Zhiming organized a chinese hot pot and movie night.
For the second reading group on the Stanford University Convolutional Neural Networks class, we went through the following slides:
In practice, use rectified linear or maxout activation functions, which are both piecewise linear. The bigger the network, the better, but regularization might be required.
We made homemade sushis and dumplings at Charles’ place!
For this first reading group on the Stanford University Convolutional Neural Networks class, we went through the following slides:
- Image classification, data-driven approach, k-nearest neighbor
- Linear classification: SVM/Softmax
- Optimization, higher-level representations, image features (first half)
There are two loss functions commonly used: the softmax and the SVM. In order to optimize the weights and train effectively, we will want to minimize the chosen loss function during training.
There were a lot of Belgian beers left, so we had to do a beer tasting part 2! Friends of the lab Charles and Louis-Philippe came along. Charles brought some that he made himself, which were surprisingly good, kudos to him!
Introduction by Zhiming:
Because we will take the CNN course from Stanford University, this reading group will only focus on the shallow image representation, not the deep learning part. The goal of this reading group is to understand the basic idea about Bag of Words, how to import the spatial information to BoW, some advanced encoding methods (VLAD, Improved Fisher Vector), and some SVM kernels.
Continue reading Image Representation
The lab went out to dinner for Sebastien’s birthday at Guacamole y Tequila.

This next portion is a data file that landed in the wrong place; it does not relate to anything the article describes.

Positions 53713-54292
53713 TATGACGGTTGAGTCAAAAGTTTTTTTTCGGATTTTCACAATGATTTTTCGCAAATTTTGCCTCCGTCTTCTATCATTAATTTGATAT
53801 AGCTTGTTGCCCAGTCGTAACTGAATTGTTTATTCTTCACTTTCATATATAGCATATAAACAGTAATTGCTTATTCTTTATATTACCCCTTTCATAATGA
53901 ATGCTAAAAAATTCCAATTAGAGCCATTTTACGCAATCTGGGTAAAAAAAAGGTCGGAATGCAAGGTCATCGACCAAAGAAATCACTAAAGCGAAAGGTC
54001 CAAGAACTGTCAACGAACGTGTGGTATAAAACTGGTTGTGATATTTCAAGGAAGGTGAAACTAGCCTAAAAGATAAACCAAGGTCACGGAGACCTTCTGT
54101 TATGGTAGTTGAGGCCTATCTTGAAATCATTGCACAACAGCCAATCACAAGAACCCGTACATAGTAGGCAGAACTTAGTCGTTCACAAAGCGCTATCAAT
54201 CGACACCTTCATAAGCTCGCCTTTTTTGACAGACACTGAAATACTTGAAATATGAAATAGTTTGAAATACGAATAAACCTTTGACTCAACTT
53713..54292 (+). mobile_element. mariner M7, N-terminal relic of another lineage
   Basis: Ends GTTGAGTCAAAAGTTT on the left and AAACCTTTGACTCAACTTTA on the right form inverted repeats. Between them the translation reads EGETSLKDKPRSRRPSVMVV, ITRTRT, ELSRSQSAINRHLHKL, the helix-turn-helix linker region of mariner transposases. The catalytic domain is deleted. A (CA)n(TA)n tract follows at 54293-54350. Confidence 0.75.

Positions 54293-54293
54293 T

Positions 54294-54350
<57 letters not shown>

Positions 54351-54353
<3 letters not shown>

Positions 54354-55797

Introduction by Sébastien:
For this first reading group, I propose to go to the basics. The objective is to be able to read ROC and PR plots in order to interpret them correctly. There a thousands of papers about the evaluation of classifiers. It would be impossible to have all the knowledge in a single reading group, so I decided to focus on classifiers with two classes, and putting the emphasis mostly on the signification of the points in these spaces, and also on what can arrive to the classifiers they represent if they are combined or tuned. Curves are also a little bit addressed. The distribution of the readings I propose is the following. I only selected papers published after the year 2000. Moreover, most of the selected papers have been cited nearly one thousand times.
Continue reading Understanding the ROC and PR spaces
We tried to introduce hockey to our international lab members. First, Pierre-Marc gave a crash course on hockey.
Continue reading Hockey Night in Canada